Format

Send to

Choose Destination
J Biol Chem. 2006 Feb 3;281(5):2654-60. Epub 2005 Dec 2.

Mice lacking adiponectin show decreased hepatic insulin sensitivity and reduced responsiveness to peroxisome proliferator-activated receptor gamma agonists.

Author information

1
Department of Cell Biology, Division of Endocrinology, and Diabetes Research and Training Center, Albert Einstein College of Medicine, Bronx, New York 10461, USA.

Abstract

The adipose tissue-derived hormone adiponectin improves insulin sensitivity and its circulating levels are decreased in obesity-induced insulin resistance. Here, we report the generation of a mouse line with a genomic disruption of the adiponectin locus. We aimed to identify whether these mice develop insulin resistance and which are the primary target tissues affected in this model. Using euglycemic/insulin clamp studies, we demonstrate that these mice display severe hepatic but not peripheral insulin resistance. Furthermore, we wanted to test whether the lack of adiponectin magnifies the impairments of glucose homeostasis in the context of a dietary challenge. When exposed to high fat diet, adiponectin null mice rapidly develop glucose intolerance. Specific PPARgamma agonists such as thiazolidinediones (TZDs) improve insulin sensitivity by mechanisms largely unknown. Circulating adiponectin levels are significantly up-regulated in vivo upon activation of PPARgamma. Both TZDs and adiponectin have been shown to activate AMP-activated protein kinase (AMPK) in the same target tissues. We wanted to address whether the ability of TZDs to improve glucose tolerance is dependent on adiponectin and whether this improvement involved AMPK activation. We demonstrate that the ability of PPARgamma agonists to improve glucose tolerance in ob/ob mice lacking adiponectin is diminished. Adiponectin is required for the activation of AMPK upon TZD administration in both liver and muscle. In summary, adiponectin is an important contributor to PPARgamma-mediated improvements in glucose tolerance through mechanisms that involve the activation of the AMPK pathway.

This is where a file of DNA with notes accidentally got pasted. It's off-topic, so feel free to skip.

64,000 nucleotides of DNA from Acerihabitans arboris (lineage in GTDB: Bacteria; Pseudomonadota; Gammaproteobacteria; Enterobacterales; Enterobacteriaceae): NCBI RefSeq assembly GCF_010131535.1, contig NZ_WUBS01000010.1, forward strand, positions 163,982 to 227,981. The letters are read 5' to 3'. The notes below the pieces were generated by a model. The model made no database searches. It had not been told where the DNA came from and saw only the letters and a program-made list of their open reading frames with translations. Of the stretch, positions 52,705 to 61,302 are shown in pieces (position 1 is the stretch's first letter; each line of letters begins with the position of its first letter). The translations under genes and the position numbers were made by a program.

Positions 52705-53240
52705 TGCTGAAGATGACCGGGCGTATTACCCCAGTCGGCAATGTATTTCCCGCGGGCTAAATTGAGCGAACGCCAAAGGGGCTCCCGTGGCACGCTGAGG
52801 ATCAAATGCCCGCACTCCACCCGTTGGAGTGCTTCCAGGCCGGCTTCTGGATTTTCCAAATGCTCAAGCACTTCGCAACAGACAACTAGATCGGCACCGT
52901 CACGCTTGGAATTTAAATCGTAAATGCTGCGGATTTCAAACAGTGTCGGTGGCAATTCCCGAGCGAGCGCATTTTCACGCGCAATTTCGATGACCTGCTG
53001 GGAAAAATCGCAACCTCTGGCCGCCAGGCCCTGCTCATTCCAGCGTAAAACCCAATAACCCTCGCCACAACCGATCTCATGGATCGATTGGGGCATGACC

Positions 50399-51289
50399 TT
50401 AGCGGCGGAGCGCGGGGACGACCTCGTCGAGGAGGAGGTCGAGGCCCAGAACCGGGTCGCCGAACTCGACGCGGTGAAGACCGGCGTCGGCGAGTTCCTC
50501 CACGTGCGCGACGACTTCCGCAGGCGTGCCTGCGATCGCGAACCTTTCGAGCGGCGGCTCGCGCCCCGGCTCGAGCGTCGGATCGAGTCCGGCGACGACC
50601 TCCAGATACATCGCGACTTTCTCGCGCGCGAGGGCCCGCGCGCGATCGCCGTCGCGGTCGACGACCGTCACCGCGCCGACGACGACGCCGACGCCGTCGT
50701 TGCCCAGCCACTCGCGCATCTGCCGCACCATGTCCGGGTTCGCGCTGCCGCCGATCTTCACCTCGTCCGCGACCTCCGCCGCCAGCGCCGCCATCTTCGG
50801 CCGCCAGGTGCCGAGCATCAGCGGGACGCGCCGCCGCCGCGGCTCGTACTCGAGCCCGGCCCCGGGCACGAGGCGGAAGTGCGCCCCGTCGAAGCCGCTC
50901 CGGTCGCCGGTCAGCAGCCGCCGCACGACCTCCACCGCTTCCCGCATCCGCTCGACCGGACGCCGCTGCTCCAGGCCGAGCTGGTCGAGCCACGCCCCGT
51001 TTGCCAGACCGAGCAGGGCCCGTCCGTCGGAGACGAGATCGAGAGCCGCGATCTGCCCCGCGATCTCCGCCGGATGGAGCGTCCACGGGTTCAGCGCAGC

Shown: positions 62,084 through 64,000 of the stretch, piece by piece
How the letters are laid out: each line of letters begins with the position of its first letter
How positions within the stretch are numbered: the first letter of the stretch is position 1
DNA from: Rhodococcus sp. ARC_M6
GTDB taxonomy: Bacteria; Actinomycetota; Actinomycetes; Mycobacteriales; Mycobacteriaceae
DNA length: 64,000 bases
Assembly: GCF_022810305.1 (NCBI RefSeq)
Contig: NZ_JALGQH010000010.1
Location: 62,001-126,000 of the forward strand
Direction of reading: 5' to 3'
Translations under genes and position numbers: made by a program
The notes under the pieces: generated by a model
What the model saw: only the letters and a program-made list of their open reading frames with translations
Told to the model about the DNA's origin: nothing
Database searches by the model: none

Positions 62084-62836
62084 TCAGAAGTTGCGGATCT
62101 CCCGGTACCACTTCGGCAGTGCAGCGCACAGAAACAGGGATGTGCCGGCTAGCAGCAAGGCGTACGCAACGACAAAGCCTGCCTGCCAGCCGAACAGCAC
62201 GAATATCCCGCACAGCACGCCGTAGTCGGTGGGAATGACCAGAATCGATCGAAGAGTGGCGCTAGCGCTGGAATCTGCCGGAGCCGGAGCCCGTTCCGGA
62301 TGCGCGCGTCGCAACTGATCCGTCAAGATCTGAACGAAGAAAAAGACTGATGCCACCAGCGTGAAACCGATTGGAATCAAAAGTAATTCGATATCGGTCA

PMID:
16326714
DOI:
10.1074/jbc.M505311200
[Indexed for MEDLINE]
Free full text

Supplemental Content

Full text links

Icon for HighWire
Loading ...
Support Center